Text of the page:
Citizens of Nazareth, then and now, had no such hope or aspirations. Their opinion of themselves, shrinking; their numbers diminishing; their children disenchanted; their institutions crumbling and their resources limited, they — according to Saint Luke — responded to Jesus predictably. First, “they were amazed and spoke well of him;” then they were “filled with rage;” finally “they drove {Jesus] out of town.” It’s hard to consider what you’ll be when you grow up” when all you can think about is dying. That’s exactly what’s happening to Christ’s Church today. From secular media and religious media; in broadcast, print, post, tweet and blog, from doomsayers in our midst and from those who are tired and worn, the same hopelessness, the same fears, the same anger wells up too.

It is tempting for us; it was clearly tempting for the disciples and it was probably tempting for Jesus, to be caught up in the malaise,
to “accept the inevitable;” and to ridicule or drive out anyone who would dream otherwise. But Jesus doesn’t do that. He “passes through the midst of them and goes on his way,” on to Capernaum, to healing, leading and freeing, so that, by the end of this chapter, Luke reports that Jesus “continued proclaiming his message in the synagogues, [not only in Galilee, but also] in Judea,” and on to be here with us today. Because that’s Jesus’ identity, that’s who Jesus wants to grow up to be, not in some ethereal, other-worldly way, but in the flesh and blood and Spirit that is in the bread and wine and that also is in you and me. Someday, when we and the church and the world grow up, that’s what we’re finally going to be and in this and every mass, we are in dialogue with Christ who is our future. Today, here that promise is fulfilled in our hearing and eating and drinking and being.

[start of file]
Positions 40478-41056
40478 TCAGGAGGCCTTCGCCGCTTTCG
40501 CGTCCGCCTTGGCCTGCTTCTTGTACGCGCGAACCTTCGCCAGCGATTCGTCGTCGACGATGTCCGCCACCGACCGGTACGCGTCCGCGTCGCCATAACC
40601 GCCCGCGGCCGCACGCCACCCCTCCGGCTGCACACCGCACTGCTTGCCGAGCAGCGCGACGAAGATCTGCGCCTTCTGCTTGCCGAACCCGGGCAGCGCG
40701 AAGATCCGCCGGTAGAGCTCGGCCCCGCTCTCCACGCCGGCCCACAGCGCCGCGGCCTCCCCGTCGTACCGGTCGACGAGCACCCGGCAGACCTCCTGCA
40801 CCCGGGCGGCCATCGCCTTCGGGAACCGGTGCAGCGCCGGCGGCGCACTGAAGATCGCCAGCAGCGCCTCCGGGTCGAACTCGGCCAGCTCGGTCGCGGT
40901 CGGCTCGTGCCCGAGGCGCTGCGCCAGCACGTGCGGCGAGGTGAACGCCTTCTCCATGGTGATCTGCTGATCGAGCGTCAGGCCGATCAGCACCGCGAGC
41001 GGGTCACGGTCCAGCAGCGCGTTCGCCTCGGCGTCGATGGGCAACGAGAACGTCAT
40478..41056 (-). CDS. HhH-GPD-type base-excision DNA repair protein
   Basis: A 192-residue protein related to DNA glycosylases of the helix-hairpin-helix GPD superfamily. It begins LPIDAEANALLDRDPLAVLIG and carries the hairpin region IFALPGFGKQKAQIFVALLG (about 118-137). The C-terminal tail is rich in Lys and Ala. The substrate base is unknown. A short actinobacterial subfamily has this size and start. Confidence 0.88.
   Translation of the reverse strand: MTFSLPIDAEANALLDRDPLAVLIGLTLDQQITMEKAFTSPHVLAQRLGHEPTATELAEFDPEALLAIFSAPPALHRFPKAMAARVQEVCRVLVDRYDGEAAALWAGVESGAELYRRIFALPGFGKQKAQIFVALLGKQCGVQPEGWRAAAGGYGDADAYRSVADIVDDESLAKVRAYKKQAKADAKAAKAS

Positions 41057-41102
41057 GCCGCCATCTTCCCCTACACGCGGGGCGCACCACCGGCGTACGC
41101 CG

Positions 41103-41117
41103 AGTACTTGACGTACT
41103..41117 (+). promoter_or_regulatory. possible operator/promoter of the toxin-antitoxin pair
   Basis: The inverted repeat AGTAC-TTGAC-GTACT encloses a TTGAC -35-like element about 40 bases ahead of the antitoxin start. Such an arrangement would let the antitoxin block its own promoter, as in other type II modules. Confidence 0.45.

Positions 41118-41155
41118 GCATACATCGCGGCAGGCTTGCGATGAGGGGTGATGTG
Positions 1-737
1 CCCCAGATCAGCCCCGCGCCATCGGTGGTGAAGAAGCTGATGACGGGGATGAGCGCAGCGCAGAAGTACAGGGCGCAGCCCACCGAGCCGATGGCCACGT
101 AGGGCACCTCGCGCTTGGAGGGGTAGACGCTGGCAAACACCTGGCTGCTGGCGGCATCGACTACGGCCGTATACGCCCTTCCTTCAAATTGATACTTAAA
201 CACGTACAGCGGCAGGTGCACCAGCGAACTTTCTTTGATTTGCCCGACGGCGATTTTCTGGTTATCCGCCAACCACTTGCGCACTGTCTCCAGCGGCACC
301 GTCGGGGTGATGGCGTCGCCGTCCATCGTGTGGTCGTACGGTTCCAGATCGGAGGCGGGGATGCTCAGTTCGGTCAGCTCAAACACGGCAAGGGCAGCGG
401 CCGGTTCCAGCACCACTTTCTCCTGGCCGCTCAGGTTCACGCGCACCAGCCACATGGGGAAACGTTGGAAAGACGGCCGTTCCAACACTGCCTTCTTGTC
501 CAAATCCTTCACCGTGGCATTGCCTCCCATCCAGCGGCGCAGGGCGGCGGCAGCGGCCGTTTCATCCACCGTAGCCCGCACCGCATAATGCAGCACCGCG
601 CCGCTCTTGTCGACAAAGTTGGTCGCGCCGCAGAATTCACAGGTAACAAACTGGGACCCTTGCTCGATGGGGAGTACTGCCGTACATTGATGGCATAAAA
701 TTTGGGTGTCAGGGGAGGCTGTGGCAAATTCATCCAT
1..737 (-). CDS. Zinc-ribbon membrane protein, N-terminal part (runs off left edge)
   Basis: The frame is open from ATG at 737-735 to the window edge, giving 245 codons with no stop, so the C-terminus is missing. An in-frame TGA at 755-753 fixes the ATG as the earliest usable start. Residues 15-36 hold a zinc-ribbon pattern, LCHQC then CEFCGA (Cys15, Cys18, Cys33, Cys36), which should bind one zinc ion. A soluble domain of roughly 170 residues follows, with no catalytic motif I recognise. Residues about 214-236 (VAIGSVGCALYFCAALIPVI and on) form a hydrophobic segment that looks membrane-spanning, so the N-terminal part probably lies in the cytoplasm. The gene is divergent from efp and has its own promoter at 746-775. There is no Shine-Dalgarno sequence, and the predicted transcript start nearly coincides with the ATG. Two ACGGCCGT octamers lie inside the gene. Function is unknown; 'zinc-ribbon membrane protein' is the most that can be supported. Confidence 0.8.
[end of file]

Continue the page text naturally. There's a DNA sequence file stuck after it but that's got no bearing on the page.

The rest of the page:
To bring good news to the poor, proclaim release to the captive, the recovery of sight to the blind and to let the oppressed go free, in Luke’s shorthand, that is Jesus’ mission. But how will it be accomplished? What will Jesus be known for? How will Jesus’ mission come to be?
Several times along his journey toward the fullness of his glory, Jesus shared the way he would accomplish his mission; and to this day, that vision is what he is still known to be: “The Son of Man must undergo great suffering, and be rejected by the elders, chief priests, and scribes, and be killed, and on the third day be raised.” Identity sealed. Mission accomplished.

For fifteen years, “to creatively shape life in the city” has been our mission shorthand as the Body of Christ in here this place and, “leading in partnering” has been our vision for accomplishing that mission; has been how we have sought to be known for our work in this place. In fifteen years, there is not one thing we have done to accomplish our mission without a partner. Our latest partners are Sion, but Boston Properties, New York Cares, Momentum, Ziff Brothers, Lenox Hill Neighborhood House, Holy Family, Epiphany Episcopal, Central Synagogue and so many others who partner with us multiply our resources, increase our numbers, strengthen this institution and magnify our presence. In the Church, the city and the world we are known as the Body of Christ at the intersection
of 54th and Lexington who are “leading in partnering to creatively shape life” in the church and the city and the world.

What do you want to be when you grow up? Today as Christ feeds us, God joyfully names us: Body of Christ, here and, in Christ forever.

How are we going to be what God names us to be? What do we want to be known for in the next five or ten or fifteen years? Led by the Spirit, nourished by God in Christ, that’s what we’re about to try to find out — together.